Calcium & Vitamin D Improves Bone Strength When Taken with HRT?
A new study slated to be published in the February 2014 print issue of Menopause, the journal of The North American Menopause Society (NAMS), found that women who were taking calcium and vitamin D supplements, in conjunction with hormone replacement therapy, experienced considerably less hip fractures compared to women who only used hormone therapy, those who only took supplements, and those who used neither.
For those women who showed the greatest benefit in bone strength, their total calcium intake was greater than 1,200 mg/day. The women who took higher intakes of vitamin D also showed an increase benefit as well.
Though the researchers didn’t specify exactly how much calcium and vitamin D women should take, the results of the study indicated that the increase in benefits directly correlated with the increase in intake of both supplements.
Since I also use hormone replacement therapy, and have increased my vitamin D levels due to my fibromyalgia diagnosis last year, this study is actually of some interest to me. If you are also using hormone replacement therapy, it might be of interest to you as well.
I don’t know about you, ladies, but I’ve done my fair share of research on the benefits of calcium supplementation during perimenopause and menopause. These results conflict with what I’ve read. Both calcium and magnesium supplementation used to be recommended to perimenopausal women to help with sleep.
However, since then, some studies have revealed that calcium supplementation can increase kidney stones, and others say calcium can increase the risk of cardiovascular disease in post-menopausal women due to an increase in mineral deposits from the supplements, which caused a hardening of the arteries. Though calcium derived from natural sources such as kale, cheese, and milk did not pose the same risks.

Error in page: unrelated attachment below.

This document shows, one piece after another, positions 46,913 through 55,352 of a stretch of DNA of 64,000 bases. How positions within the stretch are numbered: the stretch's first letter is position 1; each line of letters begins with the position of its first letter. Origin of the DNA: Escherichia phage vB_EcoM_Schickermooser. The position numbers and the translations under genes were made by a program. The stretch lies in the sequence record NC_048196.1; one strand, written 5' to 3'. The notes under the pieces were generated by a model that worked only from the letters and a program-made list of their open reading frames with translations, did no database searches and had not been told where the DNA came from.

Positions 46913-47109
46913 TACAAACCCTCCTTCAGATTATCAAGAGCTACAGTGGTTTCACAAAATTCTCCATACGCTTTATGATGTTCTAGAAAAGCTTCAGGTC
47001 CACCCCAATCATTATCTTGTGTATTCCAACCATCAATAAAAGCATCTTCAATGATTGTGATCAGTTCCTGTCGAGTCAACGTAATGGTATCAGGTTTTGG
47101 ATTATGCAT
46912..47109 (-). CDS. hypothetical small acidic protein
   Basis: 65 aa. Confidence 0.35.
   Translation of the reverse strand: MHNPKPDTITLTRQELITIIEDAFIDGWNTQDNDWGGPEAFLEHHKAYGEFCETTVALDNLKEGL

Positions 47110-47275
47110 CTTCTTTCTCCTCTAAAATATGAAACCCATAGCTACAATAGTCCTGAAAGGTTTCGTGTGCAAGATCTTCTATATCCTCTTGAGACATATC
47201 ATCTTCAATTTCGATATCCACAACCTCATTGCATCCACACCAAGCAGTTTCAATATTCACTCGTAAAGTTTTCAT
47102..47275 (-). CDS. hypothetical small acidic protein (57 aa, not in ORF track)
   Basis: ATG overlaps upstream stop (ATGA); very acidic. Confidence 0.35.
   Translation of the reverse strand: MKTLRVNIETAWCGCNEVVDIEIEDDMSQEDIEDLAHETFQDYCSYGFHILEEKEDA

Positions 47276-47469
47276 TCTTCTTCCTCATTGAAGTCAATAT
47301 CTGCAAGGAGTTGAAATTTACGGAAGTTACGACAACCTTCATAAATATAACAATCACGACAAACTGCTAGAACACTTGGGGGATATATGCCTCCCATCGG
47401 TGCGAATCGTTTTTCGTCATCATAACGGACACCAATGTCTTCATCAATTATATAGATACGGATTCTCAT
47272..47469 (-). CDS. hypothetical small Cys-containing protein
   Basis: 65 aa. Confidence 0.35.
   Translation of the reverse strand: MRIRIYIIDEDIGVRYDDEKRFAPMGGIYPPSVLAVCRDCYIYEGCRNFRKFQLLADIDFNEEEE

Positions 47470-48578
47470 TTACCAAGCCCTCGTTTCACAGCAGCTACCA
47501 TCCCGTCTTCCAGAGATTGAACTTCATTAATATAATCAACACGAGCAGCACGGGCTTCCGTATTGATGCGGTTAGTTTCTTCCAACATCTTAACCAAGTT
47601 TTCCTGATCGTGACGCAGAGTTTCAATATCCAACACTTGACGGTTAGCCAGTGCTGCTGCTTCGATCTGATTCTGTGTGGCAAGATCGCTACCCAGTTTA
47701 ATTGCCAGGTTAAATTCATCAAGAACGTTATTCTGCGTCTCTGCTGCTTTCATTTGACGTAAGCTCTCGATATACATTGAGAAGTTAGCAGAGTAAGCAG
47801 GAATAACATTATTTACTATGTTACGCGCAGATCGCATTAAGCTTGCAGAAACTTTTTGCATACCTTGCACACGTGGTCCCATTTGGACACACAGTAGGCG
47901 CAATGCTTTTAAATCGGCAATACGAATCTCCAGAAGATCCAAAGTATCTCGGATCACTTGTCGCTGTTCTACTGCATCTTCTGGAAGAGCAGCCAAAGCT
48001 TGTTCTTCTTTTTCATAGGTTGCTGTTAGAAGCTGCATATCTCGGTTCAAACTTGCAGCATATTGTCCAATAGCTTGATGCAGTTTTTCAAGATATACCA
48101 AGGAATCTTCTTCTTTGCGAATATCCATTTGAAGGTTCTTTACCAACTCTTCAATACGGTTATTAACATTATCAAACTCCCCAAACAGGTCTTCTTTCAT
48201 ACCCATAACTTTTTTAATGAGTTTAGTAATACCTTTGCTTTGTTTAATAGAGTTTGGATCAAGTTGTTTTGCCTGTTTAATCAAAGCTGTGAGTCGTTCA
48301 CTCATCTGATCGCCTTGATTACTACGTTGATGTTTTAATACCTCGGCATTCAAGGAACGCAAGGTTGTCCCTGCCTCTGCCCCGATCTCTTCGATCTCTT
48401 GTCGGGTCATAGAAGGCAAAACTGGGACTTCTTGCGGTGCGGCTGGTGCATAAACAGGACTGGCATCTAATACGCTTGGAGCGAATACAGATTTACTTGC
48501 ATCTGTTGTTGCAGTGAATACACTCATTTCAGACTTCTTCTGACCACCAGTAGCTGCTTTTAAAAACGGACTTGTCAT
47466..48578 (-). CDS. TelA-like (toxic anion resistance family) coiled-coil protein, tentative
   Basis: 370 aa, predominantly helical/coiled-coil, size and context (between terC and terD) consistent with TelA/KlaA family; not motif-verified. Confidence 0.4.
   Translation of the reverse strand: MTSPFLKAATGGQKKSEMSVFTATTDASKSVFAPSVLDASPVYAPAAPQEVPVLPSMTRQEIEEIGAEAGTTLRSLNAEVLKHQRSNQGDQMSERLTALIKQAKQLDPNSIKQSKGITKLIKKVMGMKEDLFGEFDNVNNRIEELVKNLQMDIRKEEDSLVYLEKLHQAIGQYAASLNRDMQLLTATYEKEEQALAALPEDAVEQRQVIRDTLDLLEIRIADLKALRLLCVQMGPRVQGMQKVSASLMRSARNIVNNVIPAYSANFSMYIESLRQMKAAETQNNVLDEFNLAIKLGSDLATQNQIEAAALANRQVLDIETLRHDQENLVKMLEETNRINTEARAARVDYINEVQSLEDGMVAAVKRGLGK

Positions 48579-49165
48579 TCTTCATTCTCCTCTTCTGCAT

It appears to me that calcium and vitamin D supplements used in conjunction with hormone replacement therapy (specifically estrogen and progesterone) is the mitigating factor in this study, compared to the others.
Personally, I eat a lot of greens such as kale, drink a lot of milk, and eat a fair amount of cheeses as well. In fact, when I learned that calcium supplements could increase my risk for cardiovascular disease, I no longer felt comfortable taking them. I increased my intake of natural sources instead. And, frankly, the average American diet is not a diet that tends to be low in calcium anyway, in my view.
If you share my concern with supplements, it certainly seems reasonable to expect that simply increasing natural sources of calcium and vitamin D would certainly provide benefits to our bone health. And I don’t know about you, but I’m always looking for a reason to eat more ice cream!
Magnolia Miller is a certified healthcare consumer advocate in women's health and a women's freelance health writer and blogger at The Perimenopause Blog.